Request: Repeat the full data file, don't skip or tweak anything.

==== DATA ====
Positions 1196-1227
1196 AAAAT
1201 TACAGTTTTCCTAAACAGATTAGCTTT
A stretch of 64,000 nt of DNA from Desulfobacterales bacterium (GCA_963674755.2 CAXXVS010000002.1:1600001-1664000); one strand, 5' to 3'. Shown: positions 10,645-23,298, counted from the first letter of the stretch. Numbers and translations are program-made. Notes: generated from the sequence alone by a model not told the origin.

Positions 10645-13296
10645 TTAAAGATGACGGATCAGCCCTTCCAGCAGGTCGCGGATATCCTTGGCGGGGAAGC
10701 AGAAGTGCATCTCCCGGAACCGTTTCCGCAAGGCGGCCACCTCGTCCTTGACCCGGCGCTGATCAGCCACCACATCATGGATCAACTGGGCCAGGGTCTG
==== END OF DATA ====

Positions 1196-1227
1196 AAAAT
1201 TACAGTTTTCCTAAACAGATTAGCTTT
A stretch of 64,000 nt of DNA from Desulfobacterales bacterium (GCA_963674755.2 CAXXVS010000002.1:1600001-1664000); one strand, 5' to 3'. Shown: positions 10,645-23,298, counted from the first letter of the stretch. Numbers and translations are program-made. Notes: generated from the sequence alone by a model not told the origin.

Positions 10645-13296
10645 TTAAAGATGACGGATCAGCCCTTCCAGCAGGTCGCGGATATCCTTGGCGGGGAAGC
10701 AGAAGTGCATCTCCCGGAACCGTTTCCGCAAGGCGGCCACCTCGTCCTTGACCCGGCGCTGATCAGCCACCACATCATGGATCAACTGGGCCAGGGTCTG